Ban sought on e-cigarette sales to kids Attorney General Beau Biden has joined 39 other state Attorneys General in calling for the Food and Drug Administration to regulate the marketing and sale of electronic cigarettes. E-cigarettes are battery-operated products designed to deliver nicotine by heating liquid nicotine, along with flavors and other chemicals, into a vapor inhaled by the user. The nicotine found in e-cigarettes is highly addictive and is toxic in high doses. According to the letter sent by the Attorneys General, e-cigarettes are being marketed "as recreational alternatives to real cigarettes. Consumers are led to believe that e-cigarettes are a safe alternative to cigarettes, despite the fact that they are addictive, and there is no regulatory oversight ensuring the safety of the ingredients in e-cigarettes." Children are lured into buying the products, which are sold in fruit and candy flavors such as cherry, chocolate, gummy bear, and bubble gum, and they are branded to appeal to children, including images from the popular video game Angry Birds. According to the Centers for Disease Control and Prevention, 1 in 10 high school students reported that they had tried an e-cigarette last year, double the number from 2011, and 1.8 million middle and high school students said they had tried e-cigarettes in 2012.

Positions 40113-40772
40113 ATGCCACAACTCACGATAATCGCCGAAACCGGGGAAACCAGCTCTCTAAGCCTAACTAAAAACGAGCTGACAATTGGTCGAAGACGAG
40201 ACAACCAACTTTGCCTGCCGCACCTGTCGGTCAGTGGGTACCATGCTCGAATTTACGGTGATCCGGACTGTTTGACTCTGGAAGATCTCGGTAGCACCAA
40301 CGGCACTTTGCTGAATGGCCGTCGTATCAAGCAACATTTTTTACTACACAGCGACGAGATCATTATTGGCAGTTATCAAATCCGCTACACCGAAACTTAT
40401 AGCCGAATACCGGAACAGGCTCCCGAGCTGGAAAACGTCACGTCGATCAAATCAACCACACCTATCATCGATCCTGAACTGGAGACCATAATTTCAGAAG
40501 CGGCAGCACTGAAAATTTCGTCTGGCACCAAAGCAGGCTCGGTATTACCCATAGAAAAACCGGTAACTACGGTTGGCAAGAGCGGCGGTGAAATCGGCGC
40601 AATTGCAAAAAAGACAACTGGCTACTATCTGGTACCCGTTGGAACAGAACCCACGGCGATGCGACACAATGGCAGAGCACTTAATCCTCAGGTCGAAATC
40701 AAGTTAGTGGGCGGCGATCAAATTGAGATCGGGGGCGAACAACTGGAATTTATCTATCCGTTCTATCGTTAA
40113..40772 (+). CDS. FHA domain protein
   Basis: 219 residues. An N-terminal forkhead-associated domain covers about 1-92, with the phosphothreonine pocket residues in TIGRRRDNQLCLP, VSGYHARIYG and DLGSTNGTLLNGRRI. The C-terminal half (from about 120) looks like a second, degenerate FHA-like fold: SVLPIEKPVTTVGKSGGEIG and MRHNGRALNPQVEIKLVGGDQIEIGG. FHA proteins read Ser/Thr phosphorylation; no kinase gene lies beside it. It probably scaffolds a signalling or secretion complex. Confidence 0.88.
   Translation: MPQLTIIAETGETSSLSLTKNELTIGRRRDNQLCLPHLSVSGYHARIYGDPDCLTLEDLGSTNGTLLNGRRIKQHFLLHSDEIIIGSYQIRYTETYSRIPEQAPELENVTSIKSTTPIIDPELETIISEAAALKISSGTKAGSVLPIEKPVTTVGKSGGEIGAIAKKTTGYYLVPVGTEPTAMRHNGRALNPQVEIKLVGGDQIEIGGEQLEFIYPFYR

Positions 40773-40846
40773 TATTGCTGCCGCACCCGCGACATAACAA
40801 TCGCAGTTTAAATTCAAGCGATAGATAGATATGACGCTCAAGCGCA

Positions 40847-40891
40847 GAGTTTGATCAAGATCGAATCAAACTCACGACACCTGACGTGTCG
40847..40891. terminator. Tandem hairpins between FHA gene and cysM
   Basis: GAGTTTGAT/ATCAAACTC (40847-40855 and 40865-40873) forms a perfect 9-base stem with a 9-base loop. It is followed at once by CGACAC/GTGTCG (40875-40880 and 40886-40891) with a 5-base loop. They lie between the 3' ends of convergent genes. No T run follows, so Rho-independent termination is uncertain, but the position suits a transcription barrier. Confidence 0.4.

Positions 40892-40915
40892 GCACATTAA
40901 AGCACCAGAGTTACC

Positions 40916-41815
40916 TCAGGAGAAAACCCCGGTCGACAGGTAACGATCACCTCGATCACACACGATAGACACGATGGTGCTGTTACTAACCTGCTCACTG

Annual symposia in Rehoboth Beach The Delaware Chapter of the Internal Medicine Doctors for Adults invites physicians from across the nation to the Boardwalk Plaza Hotel in Rehoboth Beach for the American College of Physicians 15th Annual Lower Shore Symposia to be held Saturday, Oct. 26. Two members of the Beebe Medical staff are coordinating the event. They are: Dr. Bhaskar Palekar, FACP, and Dr. Mansour Saberi, MACP, Governor Emeritus of the ACP Delaware Chapter. The all-day symposia will allow physicians to learn about recent medical advances and to discuss local and national issues that affect the practice and teaching of internal medicine. Speakers are coming from The Baylor College of Medicine, University of Pennsylvania, Einstein Healthcare Network and Tufts University. For more information and to register, call Dr. Saberi at 302-645-2244.